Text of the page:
Symptoms, symptom beliefs, and quality of life of older breast cancer survivors: a comparative study

Susan M Heidrich, Judith J Egan, Pornpat Hengudomsub, Shanna M Randolph
Oncology Nursing Forum 2006, 33 (2): 315-22

PURPOSE/OBJECTIVES: To compare symptoms, symptom beliefs, and quality of life (QOL) of older breast cancer survivors to those of older women without breast cancer.

DESIGN: Descriptive, correlational study.

SETTING: Urban and rural communities in the Midwest United States.

SAMPLE: 18 breast cancer survivors and 24 women without breast cancer, older than age 64 (X age = 76 years).

METHODS: In-home interviews using structured instruments.

MAIN RESEARCH VARIABLES: Symptom distress (number of and distress from symptoms), symptom beliefs, chronic health problems, and QOL.

FINDINGS: No group differences existed in demographic characteristics, symptom number, symptom bother, chronic health conditions, or QOL. Women in both groups most often attributed the cause of their symptoms to aging, chronic illness, or unknown, but rarely to breast cancer. Attributing symptoms to chronic illness or breast cancer was significantly related to more pain, depression, role impairment, and poorer mental health. Not knowing the cause of symptoms was significantly related to poorer social functioning, mental health, and purpose in life; less energy; and higher levels of depression and anxiety.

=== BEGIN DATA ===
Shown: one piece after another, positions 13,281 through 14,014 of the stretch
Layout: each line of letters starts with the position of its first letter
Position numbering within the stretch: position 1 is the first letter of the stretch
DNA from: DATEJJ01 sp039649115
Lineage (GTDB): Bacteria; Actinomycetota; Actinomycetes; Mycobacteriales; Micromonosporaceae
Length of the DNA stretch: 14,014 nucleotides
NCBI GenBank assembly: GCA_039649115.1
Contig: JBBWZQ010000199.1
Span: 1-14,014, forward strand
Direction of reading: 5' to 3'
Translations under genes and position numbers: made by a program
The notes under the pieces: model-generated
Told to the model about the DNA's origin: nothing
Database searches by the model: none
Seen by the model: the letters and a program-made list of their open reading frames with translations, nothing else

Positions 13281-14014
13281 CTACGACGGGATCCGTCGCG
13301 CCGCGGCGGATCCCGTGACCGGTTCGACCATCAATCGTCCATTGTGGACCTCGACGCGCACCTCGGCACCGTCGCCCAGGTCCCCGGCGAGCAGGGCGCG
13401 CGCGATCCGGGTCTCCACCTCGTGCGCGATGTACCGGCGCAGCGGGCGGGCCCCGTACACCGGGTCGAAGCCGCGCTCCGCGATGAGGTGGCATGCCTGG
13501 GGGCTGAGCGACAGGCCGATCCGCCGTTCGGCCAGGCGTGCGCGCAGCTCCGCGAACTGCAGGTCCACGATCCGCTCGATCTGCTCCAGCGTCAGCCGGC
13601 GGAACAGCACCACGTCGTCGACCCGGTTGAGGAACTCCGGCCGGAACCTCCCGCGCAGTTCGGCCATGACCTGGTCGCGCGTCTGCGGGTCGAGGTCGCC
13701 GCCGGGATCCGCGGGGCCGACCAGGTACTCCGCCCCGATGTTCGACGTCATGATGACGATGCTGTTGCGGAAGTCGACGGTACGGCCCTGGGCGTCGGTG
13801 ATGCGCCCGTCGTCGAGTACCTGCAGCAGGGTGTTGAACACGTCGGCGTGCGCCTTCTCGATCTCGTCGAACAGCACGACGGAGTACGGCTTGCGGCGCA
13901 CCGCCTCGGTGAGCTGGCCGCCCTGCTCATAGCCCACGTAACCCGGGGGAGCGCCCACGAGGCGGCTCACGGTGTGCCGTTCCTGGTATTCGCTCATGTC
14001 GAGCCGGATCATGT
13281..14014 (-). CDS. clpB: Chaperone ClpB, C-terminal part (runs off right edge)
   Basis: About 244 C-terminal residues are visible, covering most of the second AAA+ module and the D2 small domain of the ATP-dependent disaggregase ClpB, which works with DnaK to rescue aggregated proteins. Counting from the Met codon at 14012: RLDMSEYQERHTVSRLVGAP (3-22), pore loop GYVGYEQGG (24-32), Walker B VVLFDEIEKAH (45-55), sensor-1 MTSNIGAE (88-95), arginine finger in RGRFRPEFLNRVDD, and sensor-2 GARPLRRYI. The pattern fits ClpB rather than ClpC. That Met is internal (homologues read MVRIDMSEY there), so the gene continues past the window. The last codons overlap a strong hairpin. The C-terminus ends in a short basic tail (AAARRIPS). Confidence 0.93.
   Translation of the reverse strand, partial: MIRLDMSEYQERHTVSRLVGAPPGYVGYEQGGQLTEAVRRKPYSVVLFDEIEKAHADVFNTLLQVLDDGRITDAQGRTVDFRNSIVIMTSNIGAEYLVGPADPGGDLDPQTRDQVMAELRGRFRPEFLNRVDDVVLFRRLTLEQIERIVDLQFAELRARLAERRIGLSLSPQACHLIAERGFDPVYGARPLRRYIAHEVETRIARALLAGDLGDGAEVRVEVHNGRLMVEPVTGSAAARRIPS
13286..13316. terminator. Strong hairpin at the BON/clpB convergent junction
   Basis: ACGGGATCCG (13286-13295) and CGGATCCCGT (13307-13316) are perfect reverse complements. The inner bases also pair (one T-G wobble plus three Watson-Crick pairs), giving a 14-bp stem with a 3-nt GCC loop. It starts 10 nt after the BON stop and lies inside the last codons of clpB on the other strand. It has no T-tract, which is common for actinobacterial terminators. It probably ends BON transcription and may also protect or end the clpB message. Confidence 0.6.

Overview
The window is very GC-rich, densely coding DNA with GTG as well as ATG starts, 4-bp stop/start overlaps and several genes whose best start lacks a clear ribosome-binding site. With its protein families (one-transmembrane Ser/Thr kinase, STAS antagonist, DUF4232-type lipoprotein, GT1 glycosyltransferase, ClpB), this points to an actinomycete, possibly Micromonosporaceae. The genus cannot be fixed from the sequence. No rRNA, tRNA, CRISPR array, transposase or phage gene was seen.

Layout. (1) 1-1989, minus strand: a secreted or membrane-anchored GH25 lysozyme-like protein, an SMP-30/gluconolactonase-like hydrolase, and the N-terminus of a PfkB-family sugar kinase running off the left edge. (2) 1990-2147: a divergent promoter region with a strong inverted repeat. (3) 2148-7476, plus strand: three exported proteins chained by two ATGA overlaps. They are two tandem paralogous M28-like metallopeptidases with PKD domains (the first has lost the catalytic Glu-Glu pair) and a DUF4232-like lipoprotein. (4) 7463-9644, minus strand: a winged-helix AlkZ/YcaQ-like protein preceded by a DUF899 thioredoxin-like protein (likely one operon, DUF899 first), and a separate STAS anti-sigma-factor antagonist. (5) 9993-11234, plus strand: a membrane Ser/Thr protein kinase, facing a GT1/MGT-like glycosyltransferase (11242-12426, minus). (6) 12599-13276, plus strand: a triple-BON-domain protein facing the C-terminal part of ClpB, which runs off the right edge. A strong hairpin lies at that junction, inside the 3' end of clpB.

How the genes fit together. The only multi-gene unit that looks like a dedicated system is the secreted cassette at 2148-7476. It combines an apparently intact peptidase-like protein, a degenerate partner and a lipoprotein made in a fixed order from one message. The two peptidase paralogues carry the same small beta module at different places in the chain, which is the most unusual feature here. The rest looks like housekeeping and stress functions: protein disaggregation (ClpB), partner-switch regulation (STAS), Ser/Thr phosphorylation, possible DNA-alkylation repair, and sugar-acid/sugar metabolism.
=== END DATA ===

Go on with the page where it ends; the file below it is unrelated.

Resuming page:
CONCLUSIONS: The symptom experience and QOL of older breast cancer survivors are similar to those of older women with other chronic health problems. Beliefs about symptoms influence QOL in older women.

IMPLICATIONS FOR NURSING: A broader assessment of symptoms is needed to assist older breast cancer survivors with symptom management. Symptom interventions in older women should address patients' beliefs about symptoms if QOL is to be enhanced.

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